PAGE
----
I con­tend that Haruhi does not - as she de­rives no grat­i­fi­ca­tion from it, not be­ing a les­bian, nor does she re­ally care about Mikuru apart from her util­ity29 to the SOS Brigade (she’s a lack­ey, a ri­val, or a play­thing) - but there is an­other ma­jor char­ac­ter who is both greatly pleased by Haruhi’s ac­tions and shamed by his plea­sure30. Haruhi’s body is an­other is­sue; Kyon is quite phys­i­cally at­tracted to her 31, yet Haruhi her­self cares lit­tle for phys­i­cal beauty and uses her ath­leti­cism with­out a thought.

We can tie this line of thought to larger con­cerns: is it not true that fans en­joy anime in part be­cause things hap­pen in the anime that would never hap­pen in real life (eg: s), or that we would ever ac­tu­ally do (eg: mar­tial arts, ac­tion, and sports ani­me)?

For an ani­me, those who are grat­i­fied are the fans and cre­ators, who stand to the anime in re­spect of god. The anal­ogy for Haruhi is clear.

More pro­saic ex­am­ples of the true ben­e­fi­ciary of events might in­clude Haruhi ob­tain­ing a com­put­er; who winds up us­ing it and cre­at­ing the SOS Brigade web­site? Ky­on.

Or, con­sider one of the ex­am­ples in the Losses sec­tion: Haruhi wanted to be with Ky­on, but on the other hand, Kyon likes Mikuru (whom he went with the first time), and had good rea­son to want to be alone with Na­ga­to, who had only re­cently re­vealed her true na­ture to him. Un­der the Ky­on-kami in­ter­pre­ta­tion, Haruhi los­ing the draw is ex­pect­ed.

“Endless Eight”

“End­less Eight” puts the SOS-dan in a time loop where they re­peat the end of sum­mer va­ca­tion, end­lessly go­ing through a list of stereo­typ­i­cal32 ac­tiv­i­ties like the pool or a fes­ti­val with fire­works. It­suki sug­gests that Haruhi keeps re­set­ting the world (and her­self) be­cause they omit­ted some ac­tiv­ity and left Haruhi un­sat­is­fied. Even­tu­al­ly, Kyon re­al­izes that the miss­ing in­gre­di­ent is a group ses­sion to do home­work, and time moves on.

Nat­u­ral­ly, one as­sumes it’s Haruhi’s home­work that was left un­done. Japan­ese schools as­sign a lot of sum­mer home­work (un­like Amer­i­can schools) and it’s nat­ural to re­gret and fear the first day of school. Per­fectly rea­son­able for her to re­set the uni­verse, and then pro­cras­ti­nate her home­work in fa­vor of hav­ing fun.

But no! Haruhi’s home­work is done! (The anime even shows her spend­ing the group ses­sion play­ing videogames with Ky­on’s sis­ter.) The per­son whose home­work is un­done is… Kyon.

Once again, we see the ques­tion of cui bono. Who ben­e­fits from the group ses­sion? Why would Haruhi re­gret the SOS-dan not do­ing home­work to­geth­er, of all things? To sug­gest that she re­grets it so much as to re­set the world is… a bit strained, I think, es­pe­cially con­sid­er­ing that if she had ever thought of it, she would have put it on the list and they would have done it (Haruhi had even al­lot­ted a spare day for such a last-minute thought). An­other ex­pla­na­tion, that Haruhi wanted some­one to take ini­tia­tive and sug­gest some­thing, any­thing, to do is also a lit­tle odd; in >15,000 it­er­a­tions no one ever sug­gested a sin­gle ac­tiv­i­ty? I could un­der­stand Kyon not sug­gest­ing - of all things - a home­work ses­sion for that many it­er­a­tions, but it beg­gars be­lief that not a sin­gle SOS-dan mem­ber would sug­gest a sin­gle ac­tiv­ity for 15,000 it­er­a­tions. It­suk­i’s ex­pla­na­tion - that Haruhi re­grets the in­con­ve­nience the oth­ers will ex­pe­ri­ence with un­done home­work - is so con­tra­dic­tory to what any per­son would ex­pect of Haruhi (that mon­ster of ego­tism) I am tempted to take it as sar­casm.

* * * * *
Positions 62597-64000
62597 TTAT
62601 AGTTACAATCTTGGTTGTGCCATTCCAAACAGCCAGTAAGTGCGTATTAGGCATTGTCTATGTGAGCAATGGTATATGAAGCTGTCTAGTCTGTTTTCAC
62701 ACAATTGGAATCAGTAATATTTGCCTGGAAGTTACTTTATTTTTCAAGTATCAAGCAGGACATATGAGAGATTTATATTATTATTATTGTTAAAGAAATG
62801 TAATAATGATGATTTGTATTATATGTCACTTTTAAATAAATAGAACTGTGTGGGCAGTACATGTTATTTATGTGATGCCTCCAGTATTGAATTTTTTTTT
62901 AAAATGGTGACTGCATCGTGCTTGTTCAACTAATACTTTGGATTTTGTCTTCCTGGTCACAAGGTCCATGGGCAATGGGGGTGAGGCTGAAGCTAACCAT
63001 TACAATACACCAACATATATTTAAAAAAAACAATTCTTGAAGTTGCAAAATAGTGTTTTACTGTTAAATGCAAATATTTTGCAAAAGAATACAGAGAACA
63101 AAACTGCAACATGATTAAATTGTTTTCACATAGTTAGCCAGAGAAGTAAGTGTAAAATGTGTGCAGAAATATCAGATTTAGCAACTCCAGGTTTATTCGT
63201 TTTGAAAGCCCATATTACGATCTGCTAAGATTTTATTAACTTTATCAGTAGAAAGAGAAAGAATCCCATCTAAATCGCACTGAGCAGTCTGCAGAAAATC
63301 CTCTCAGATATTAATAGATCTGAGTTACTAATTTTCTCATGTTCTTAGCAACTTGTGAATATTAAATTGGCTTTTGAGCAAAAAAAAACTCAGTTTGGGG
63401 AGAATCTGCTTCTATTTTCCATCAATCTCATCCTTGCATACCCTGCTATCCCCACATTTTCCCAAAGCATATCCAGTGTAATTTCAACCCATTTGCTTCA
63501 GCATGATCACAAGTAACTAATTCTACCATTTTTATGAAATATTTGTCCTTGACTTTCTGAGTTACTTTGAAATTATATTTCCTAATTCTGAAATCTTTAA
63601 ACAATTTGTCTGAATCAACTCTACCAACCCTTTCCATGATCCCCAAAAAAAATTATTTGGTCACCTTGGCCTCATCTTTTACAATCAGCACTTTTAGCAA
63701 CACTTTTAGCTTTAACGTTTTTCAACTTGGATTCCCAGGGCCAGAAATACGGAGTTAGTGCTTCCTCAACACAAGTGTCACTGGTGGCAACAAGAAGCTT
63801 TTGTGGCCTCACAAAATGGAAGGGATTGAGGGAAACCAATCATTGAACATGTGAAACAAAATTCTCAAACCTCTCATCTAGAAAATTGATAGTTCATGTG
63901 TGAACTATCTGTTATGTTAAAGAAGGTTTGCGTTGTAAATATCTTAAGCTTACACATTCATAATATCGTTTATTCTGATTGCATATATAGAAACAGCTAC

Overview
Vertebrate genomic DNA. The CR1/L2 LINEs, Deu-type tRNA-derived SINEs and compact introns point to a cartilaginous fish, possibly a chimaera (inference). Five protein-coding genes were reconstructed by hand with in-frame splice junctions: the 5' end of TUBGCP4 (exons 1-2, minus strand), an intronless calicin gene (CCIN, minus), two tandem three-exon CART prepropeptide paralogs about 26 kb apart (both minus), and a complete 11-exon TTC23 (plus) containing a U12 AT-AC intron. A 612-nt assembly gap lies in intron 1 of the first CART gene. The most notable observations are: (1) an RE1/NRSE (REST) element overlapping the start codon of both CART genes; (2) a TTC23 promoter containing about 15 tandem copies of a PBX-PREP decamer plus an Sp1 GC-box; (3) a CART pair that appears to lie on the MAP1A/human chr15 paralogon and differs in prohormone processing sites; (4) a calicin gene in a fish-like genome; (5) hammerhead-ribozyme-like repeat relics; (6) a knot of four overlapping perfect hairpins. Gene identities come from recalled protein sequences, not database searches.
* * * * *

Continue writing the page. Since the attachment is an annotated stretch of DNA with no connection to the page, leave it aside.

But for Ky­on? No, I could un­der­stand him re­sort­ing to a re­set. When has Kyon ever worked hard?

There is also an is­sue here of why Haruhi seems to suffer from no déjà vu what­so­ev­er, while Kyon suffers the most - in other words, why the re­set works per­fectly on Haruhi and the world, not so well on Mikuru and It­suki, even less on Ky­on, and not at all on Yu­ki. This sort of con­sid­er­a­tion of ‘who has power over whom?’ leads di­rectly into the next sec­tion.

Cui regio?

Per­haps you dis­like point­ing to Haruhi los­ing in small in­ci­dents. Per­haps Kyon loses in some way, and often enough that his losses are as diffi­cult to ex­plain on the Ky­on-kami the­ory as on the Haruhi-kami the­o­ry.

Per­haps. So we might want an al­ter­nate tack - sit­u­a­tions in which Haruhi is treated in a way that ought to be im­pos­si­ble for a god. One ma­jor ex­am­ple come to mind that is diffi­cult to ex­plain away with Haruhi-kami.

The Disappearance of Haruhi Suzumiya

While fairly com­plex due to its time trav­el, the plot of the 4th book is: Yuki falls in love with Ky­on, and see­ing his claimed dis­tress at the SOS-dan’s para­nor­mal ad­ven­tures, rewrites the world to ren­der nor­mal all aliens, time trav­el­ers, or ESPers, leav­ing in­tact only Kyon him­self. Her power to do so, it is claimed, is stolen from Haruhi. Haruhi is ren­dered as pow­er­less and nor­mal as any­one else; she is re­stored to her usual self when Kyon re­jects the mun­dan­i­fied world in fa­vor of the old one.